A Brief Overview of REST

Overview

Representational State Transfer (REST) is an architectural style consisting of a coordinated set of architectural constraints applied to components, connectors, and data elements, within a distributed hypermedia system. It was formalised by Roy Fielding and used throughout the design of HTTP/1.1 and Uniform Resource Identifiers (URI) standards to verify the designs would meet the needs of the World Wide Web.

Architectural Properties

Designs aligning with REST exhibit the following properties, all of which are necessary for internet scale:

  • Performance, both user perceived and network efficiency.
  • Scalability
  • Simplicity
  • Modifiability, including evolvability, extensibility, customizability, configurability, and reusability
  • Visibility
  • Portability
  • Reliability

Architectural Constraints

The five interaction constraints necessary for REST are:

  • Client-Server - A client component, desiring that a service be performed, sends a request to the server via a connector. The server either rejects or performs the request and sends a response back to the client.
  • Stateless - each request from client to server must contain all of the information necessary to understand the request.
  • Cache - data within a response to a request must be implicitly or explicitly labeled as cacheable or non-cacheable, allowing the client the right to reuse that data later for equivalent requests.
  • Uniform Interface - consistent, generalised component interfaces allowing simplification of interaction.
  • Layered System - components cannot see beyond the immediate layer with which they are interacting.

The Uniform Interface constraint is the distinguishing feature of REST, giving rise to four interface constraints:

  • Identification of Resources - choice of a resource identifier that best fits the nature of the concept being identified.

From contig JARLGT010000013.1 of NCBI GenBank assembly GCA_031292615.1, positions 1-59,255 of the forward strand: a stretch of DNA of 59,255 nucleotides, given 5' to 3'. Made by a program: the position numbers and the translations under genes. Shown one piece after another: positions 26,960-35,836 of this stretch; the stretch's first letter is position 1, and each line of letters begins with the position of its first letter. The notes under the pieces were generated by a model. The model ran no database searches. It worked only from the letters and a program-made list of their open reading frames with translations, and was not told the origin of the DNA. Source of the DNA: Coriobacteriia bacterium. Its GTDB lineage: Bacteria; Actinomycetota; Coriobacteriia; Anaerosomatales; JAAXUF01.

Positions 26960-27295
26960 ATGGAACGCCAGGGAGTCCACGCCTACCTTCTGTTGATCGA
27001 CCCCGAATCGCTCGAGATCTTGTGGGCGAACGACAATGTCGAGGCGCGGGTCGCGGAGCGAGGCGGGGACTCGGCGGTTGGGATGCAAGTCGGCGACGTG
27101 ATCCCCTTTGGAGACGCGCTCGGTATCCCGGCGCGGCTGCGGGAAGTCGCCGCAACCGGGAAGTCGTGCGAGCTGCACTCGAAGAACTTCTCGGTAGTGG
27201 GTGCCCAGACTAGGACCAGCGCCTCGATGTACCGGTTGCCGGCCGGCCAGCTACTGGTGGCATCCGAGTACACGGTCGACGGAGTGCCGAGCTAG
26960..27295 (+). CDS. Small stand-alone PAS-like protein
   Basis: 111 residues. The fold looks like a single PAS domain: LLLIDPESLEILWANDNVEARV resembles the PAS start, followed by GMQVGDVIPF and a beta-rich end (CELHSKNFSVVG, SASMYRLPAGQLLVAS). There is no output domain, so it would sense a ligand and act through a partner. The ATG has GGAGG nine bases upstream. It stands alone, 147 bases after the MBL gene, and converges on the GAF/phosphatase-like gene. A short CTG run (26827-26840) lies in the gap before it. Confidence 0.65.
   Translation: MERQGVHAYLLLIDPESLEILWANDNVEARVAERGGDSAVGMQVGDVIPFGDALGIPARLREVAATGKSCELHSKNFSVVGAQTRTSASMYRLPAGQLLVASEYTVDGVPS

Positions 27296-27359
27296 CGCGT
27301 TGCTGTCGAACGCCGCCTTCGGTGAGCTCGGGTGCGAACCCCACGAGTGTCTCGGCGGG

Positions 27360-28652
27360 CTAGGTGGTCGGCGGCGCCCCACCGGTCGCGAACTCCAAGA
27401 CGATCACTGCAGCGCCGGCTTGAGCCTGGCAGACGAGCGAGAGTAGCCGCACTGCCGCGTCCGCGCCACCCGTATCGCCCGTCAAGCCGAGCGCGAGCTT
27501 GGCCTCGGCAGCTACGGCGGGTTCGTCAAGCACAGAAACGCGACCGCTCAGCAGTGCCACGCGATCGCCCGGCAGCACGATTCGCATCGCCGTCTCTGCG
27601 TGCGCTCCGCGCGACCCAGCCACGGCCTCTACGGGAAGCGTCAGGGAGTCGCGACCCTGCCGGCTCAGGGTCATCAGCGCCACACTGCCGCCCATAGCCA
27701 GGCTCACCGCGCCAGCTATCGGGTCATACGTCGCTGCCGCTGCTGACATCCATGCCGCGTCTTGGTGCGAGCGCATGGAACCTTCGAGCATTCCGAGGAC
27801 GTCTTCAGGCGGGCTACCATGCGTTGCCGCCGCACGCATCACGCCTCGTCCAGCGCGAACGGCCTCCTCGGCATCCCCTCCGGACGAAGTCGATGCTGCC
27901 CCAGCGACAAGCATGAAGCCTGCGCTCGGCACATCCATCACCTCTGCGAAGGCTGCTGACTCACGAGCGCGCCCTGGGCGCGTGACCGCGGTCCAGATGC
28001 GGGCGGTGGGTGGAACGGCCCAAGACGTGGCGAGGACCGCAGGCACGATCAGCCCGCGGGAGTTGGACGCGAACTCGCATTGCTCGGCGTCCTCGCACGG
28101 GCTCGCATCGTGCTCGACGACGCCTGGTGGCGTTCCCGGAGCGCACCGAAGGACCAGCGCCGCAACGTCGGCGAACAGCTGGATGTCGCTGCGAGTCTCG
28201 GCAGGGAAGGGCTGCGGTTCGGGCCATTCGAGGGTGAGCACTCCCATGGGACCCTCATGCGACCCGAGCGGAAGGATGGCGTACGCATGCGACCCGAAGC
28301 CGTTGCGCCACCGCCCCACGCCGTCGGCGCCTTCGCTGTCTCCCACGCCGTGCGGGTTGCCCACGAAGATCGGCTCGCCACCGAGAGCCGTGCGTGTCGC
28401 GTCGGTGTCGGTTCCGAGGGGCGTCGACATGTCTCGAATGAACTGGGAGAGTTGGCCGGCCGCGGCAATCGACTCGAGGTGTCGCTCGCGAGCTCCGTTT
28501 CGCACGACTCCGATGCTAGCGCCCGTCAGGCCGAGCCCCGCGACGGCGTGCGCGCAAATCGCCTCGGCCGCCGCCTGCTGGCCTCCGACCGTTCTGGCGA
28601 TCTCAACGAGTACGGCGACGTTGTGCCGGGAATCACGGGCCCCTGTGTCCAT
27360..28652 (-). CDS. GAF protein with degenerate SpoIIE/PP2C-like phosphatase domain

• Manipulation of Resources through Representations - perform actions using a representation to capture state.
  • Self-Descriptive Messages - messages are stateless and use standard methods and media types for semantics.
  • Hypermedia as the engine of application state (HATEOS) - hypermedia controls are the driving force behind changes in application state, such as clients responsible for state transitions and messages describing available transitions.

RESTful Web APIs

RESTful Web APIs follow the architectural principles of REST, utilising HTTP, URI and Media Types. HTTP provides for the majority of the interaction constraints, the following list maps the interface constraints:

  • Addressable resources - URIs are used to identify a resource. Even if the resource state changes, the URI stays the same (although the client could be redirected to the new location).
  • Self-Descriptive Messages - Each request stands alone, making use of media types to describe the representation and semantics. The use of HTTP headers is significant here, especially Content-Type, Accepts, Link, and Cache-Control.
  • Manipulation of Resources through Representations - Clients and Servers manipulate resources using HTTP methods to describe how a resource should be manipulated, e.g. GET, POST, PUT, DELETE, along with representations of the resource. The use of these methods is determined by the media type.
  • HATEOAS - Principally the use of specific media types and links (i.e. URIs) in the representations to drive usage of the data.

Further Reading

The following resources provide further reading:

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